Tuesday, June 13, 2006

The Art of Procrastination

There really isn't any particular purpose for this post, except that I came across this:

a few days ago and decided that a hot woman on a pier with a pun was worth sharing.

Thursday, June 08, 2006

A Good Book and a Hot Cup of Tea

A little while ago Snaz and I were at my parents’ house for the weekend. We had taken Anne of Gables on dvd with us to watch while we were there. I hadn’t seen it since I was a young and impressionable teenager. As the first line was spoken Snaz and I both burst into tears and continued to cry through the entire film. I think we provided as much entertainment for my parents as the film did.

I can’t remember how old I was when I first saw the film but I do remember quite vividly that it was the first time I fell in love. I fell heart achingly, head over heels in love with Gilbert.

Watching the film again made me think that I had probably also had a bit of a girl crush on Anne. She was strong, and intelligent, and always followed her instincts no matter how hard it was. Often, it meant making decisions that were neither comfortable nor easy.

Over at
Read Alert there has been an ongoing discussion about strong female characters in children’s books. It’s easy to forget how much children learn about life from the books they read. For young girls, reading about strong and independent heroines is immensely important. They can provide inspiration, but also refuge and solace. Recently, while reading Little Women with Jelly, Snaz, Lili, and Munkey, I realized that I wasn’t the only one who had felt this way.

These days, when I go to bed, I generally take with me whatever book I’m in the middle of reading for my thesis. Recently it was a book about WW1. After I dreamt I was drinking tea from fine bone china with Field Marshal Haig in the middle of a field full of dead soldiers, I thought I should probably change my night time reading habits. So I started reading The Story Girl by L. M. Montgomery again.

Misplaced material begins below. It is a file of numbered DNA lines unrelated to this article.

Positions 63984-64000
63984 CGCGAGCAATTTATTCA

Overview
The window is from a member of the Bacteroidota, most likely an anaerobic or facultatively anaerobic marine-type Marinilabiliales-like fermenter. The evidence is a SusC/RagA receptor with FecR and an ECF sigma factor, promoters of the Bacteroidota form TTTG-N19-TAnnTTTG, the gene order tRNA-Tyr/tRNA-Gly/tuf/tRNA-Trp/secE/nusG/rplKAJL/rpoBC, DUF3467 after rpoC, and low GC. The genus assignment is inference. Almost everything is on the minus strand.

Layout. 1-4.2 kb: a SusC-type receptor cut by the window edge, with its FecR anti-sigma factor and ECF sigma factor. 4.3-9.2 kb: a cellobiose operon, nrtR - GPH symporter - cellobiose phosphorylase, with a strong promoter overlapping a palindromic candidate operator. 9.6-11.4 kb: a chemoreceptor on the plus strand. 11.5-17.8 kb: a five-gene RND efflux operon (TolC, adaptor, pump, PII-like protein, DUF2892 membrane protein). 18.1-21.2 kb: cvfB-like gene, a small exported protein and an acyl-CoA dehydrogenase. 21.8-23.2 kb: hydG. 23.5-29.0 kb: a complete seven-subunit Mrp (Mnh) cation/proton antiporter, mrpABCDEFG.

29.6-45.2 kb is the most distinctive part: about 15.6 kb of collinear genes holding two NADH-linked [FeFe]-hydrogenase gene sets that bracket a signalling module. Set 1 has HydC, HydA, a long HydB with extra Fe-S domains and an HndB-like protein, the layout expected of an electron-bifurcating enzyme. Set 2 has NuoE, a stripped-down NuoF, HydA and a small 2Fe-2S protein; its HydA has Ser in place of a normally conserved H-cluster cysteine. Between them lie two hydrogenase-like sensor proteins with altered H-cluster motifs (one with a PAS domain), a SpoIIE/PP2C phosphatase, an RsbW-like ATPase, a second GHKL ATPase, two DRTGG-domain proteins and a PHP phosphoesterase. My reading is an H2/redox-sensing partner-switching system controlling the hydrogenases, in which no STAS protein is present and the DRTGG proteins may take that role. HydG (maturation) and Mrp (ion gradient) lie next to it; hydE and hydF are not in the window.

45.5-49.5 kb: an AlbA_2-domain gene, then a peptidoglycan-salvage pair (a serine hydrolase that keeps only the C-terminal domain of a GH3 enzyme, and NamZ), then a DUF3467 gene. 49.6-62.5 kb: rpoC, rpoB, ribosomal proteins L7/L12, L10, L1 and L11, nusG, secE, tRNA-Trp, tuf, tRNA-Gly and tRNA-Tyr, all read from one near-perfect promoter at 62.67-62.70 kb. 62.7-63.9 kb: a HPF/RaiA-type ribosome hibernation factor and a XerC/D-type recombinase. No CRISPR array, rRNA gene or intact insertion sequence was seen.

The Story Girl is another example of an incredibly strong heroine who defies convention and continually expresses herself with honesty and confidence, and, like Anne, courageously weathers the criticism and misunderstanding of those less inclined to stand apart from the crowd.

In all my reading and research over the past few years I’d forgotten how insightful and uplifting books for children and young adults can be. It’s far too easy to become attached to one’s own cynicism and forget what it was like to just delight in beautiful prose, warm hearted story telling, and the thrill of falling in love.

Wednesday, June 07, 2006

Girls In the Israeli Army

Snaz sent me a link to this site the other night. It is a collection of photographs taken by Rachel Papo of girls being trained in the Israeli Army. The images are beautiful and often quite sad. Rachel’s statement about her photography is here and articulates the mood and ideas she was trying to explore.